Note that USDA is looking for our corn exports to fall at least 250 million bushels (mb) below last year's level based on world corn output up 80.6 million tonnes this season with Argentine, Brazilian, Russian and Ukrainian production accounting for 45.3 million tonnes (1.785 billion bushels [bb]) and these are the major exporters that have taken market share away from the U.S. really over the past two decades.
We think the real key for exports is whether Chinese import demand for this year is closer to the USDA's World Ag Outlook Board figure of 26 million tonnes, equal to the year ago levels or closer to the USDA Beijing attaché figure of 20 million tonnes.
So far things look good as seen in this graphic that shows U.S. corn sales and shipments as of the second week in October in million bushels on the right-hand axis and as a percentage of the October WASDE export estimate on the left-hand axis.
The figures in the yellow boxes are the change in USDA's export projection from that October WASDE to final estimate in million bushels.
This year's cumulative sales total through the second week of October is 1.137 bb, the highest ever with the year ago 1.043 bb second and the 1.012 bb in the 2007/08 marketing year third.
This is 45.5% of the revised USDA 2021/22 export projection of 2.50 bb that was raised 25 mb reflecting larger supplies and expectations of reduced competition from other major exporters earlier this month.
This is a very impressive early season figure, above the 44.9% pace seen a year ago but only the third highest percent since at least 1990 surpassed by the 47.9% figure the second week of October 2013 with a 49.5% number in October 2011 as the highest.
Shipments expressed in total bushels or percent of October WASDE export figure are rather low relative to recent years, but exports are usually focused more on soybeans at the start of the marketing year.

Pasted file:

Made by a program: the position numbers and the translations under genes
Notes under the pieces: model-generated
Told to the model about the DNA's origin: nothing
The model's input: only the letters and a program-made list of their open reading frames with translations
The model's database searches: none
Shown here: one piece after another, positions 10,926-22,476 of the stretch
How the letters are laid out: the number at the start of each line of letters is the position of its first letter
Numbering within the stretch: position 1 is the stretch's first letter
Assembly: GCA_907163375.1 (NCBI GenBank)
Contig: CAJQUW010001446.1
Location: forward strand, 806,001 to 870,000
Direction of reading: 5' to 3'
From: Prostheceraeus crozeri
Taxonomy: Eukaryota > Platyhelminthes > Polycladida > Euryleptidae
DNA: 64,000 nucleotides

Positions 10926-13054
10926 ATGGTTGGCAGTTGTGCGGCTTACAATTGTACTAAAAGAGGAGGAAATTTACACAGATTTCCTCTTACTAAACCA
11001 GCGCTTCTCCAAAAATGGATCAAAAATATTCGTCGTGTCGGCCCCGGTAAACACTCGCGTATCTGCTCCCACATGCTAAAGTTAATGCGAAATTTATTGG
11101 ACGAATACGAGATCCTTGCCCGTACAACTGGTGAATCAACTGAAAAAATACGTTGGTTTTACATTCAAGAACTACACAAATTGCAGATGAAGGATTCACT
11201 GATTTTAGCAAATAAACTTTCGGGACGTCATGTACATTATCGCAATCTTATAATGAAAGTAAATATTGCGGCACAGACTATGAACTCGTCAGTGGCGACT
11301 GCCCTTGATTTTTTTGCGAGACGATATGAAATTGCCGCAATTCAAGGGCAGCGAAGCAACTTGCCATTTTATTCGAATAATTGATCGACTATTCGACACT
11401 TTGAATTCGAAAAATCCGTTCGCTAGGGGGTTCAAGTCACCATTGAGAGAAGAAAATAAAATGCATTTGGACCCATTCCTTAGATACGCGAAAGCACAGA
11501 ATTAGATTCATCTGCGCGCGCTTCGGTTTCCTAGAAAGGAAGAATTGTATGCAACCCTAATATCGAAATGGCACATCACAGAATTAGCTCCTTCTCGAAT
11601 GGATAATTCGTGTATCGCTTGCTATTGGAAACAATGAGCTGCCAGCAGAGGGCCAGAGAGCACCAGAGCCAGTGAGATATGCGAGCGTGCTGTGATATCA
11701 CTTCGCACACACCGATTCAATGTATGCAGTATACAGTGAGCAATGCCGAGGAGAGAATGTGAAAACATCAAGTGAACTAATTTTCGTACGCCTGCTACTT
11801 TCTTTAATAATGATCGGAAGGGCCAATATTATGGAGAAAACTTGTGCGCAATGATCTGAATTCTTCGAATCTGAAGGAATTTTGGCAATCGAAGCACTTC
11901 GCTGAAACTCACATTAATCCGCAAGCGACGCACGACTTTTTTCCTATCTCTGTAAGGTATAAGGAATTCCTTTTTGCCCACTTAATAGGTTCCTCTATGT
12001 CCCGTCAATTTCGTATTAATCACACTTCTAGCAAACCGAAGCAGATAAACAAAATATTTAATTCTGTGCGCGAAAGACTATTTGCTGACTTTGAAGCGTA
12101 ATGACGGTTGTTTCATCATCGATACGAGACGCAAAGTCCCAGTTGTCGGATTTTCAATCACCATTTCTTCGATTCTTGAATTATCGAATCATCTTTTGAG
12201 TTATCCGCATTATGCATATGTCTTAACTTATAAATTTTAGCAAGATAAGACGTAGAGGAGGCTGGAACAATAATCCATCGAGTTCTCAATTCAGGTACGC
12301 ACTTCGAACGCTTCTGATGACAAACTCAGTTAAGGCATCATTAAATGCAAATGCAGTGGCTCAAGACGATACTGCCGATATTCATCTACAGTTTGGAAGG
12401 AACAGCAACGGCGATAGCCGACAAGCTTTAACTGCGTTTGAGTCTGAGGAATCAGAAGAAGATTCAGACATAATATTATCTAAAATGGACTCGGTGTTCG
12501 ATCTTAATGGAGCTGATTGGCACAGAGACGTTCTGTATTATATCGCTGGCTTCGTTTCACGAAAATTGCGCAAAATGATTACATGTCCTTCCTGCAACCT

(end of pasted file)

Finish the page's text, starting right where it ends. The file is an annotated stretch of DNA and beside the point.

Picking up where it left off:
Does the fact that we have sold close to half our projected export total a mere six weeks into the season portend a higher USDA export projection down the road?
Certainly that was the case a year ago as final 2020/21 exports proved to be 428 mb higher than estimated back in October 2020 and the brisk pace seen in the 2013/14 season resulted in final exports that year a massive 608 mb higher than projected in October 2013.
In the 2011/12 season where our sales as a percent of the October WASDE export projection were the highest ever, the quantity of corn the U.S. exported slowed dramatically as the final figure that year was 57 mb below the October 2011 projection.
Going forward attention will be paid to internal Chinese prices relative to world values to see if current sales on the books are cancelled, how corn crop prospects develop in South America and how feeding margins in China impact demand for imported corn and if other ingredients displace corn in their feed rations.
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